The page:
With the growth in data and analytics, it is not uncommon to hear organizations talk about how focused they are on data-driven decision making. The premise behind this focus is that the quality of organizational decisions is improved if they are driven by data.
Those of us who are in the analytics profession, and for others who are in other business functions and believe in the power of data, here is a question to think about – is it possible to pursue data-driven decision making in our personal lives?
My interest in this subject was triggered by a blog by Stephen Wolfram and the book Better by Atul Gawande. Wolfram, who is the brain behind Mathematica and Wolfram Alpha, in his blog back in 2012 wrote about the insights he was able to draw from the data crunching he did on personal data that he had accumulated over 20+ years. Wolfram’s analysis of his emails, keystrokes, phone calls, meetings, events, and walking habits helped him draw very meaningful insights. He called out that storing personal data at the minimum provides the benefit of “memory augmentation” – the ability to recollect events, incidents, and actions from data archives as an extension of one’s own memory.
For the more analytically inclined, he was able to show that more meaningful insights could be drawn from personal data. For example, analyzing his email archive helped him realize that most issues at his workplace resolved themselves by the end of the day without his intervention. His intervention would only have resulted in wastage of his time.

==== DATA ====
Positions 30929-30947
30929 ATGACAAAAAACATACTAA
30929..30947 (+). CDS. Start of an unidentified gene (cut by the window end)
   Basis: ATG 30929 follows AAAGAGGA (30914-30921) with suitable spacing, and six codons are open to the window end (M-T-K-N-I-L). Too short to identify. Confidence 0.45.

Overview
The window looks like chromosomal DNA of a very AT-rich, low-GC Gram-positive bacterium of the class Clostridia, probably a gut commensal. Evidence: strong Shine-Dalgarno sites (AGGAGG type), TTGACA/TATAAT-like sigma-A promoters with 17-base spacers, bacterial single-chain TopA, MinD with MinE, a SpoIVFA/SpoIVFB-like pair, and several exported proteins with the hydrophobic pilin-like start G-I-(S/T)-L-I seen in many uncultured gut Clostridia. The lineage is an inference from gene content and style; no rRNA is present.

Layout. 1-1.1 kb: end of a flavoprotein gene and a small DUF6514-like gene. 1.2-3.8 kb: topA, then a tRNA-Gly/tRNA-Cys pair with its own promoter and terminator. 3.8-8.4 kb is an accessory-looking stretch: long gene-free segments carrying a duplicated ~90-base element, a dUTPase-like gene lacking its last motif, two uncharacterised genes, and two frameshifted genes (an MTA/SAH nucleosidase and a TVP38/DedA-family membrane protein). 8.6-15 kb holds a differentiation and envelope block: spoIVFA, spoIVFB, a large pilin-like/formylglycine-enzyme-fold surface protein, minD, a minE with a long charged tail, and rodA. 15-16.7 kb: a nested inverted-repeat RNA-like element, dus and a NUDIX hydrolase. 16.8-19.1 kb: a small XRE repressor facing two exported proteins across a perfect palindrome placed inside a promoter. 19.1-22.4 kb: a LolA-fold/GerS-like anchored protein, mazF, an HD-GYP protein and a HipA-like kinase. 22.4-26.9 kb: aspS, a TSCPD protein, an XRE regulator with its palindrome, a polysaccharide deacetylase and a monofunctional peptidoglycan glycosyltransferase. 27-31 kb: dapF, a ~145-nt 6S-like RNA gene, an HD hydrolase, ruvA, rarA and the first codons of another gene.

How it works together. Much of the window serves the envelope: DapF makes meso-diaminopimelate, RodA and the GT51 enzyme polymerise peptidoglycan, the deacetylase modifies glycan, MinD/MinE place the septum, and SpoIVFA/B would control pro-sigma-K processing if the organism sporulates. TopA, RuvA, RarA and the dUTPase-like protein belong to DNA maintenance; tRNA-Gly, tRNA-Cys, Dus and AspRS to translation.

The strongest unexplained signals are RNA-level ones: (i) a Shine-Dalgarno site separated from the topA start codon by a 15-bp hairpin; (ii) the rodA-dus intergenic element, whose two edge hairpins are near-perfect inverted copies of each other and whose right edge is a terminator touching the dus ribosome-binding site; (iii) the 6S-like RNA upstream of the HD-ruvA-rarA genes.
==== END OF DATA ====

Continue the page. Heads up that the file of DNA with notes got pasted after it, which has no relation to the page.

Gawande, a surgeon in the US, recommends in his book that people could count something that is of interest to them. He counted (and recorded the data) on how often things were left inside patients after surgery. Things left inside patients included surgical instruments, sponges, etc. Analyzing the data showed Gawande that these incidents were more likely to occur during emergency situations (unexpected complications) in a surgery. This insight allowed him to be better prepared in such situations to avoid these mishaps.
The blog and the book only amplified my interest in the area of Personal Analytics that I had unwittingly gotten interested in many years ago. I had been collecting as much data as I could about my personal finance (bank statements, daily spends, etc.), my daily habits (eating/walking), and my work activities (emails and meetings) for many years. I have 15-20 years of hourly/daily data in some of these areas. The question is – how well have I used this data to draw meaningful insights? Trends in my financial data have helped me make better personal investment decisions.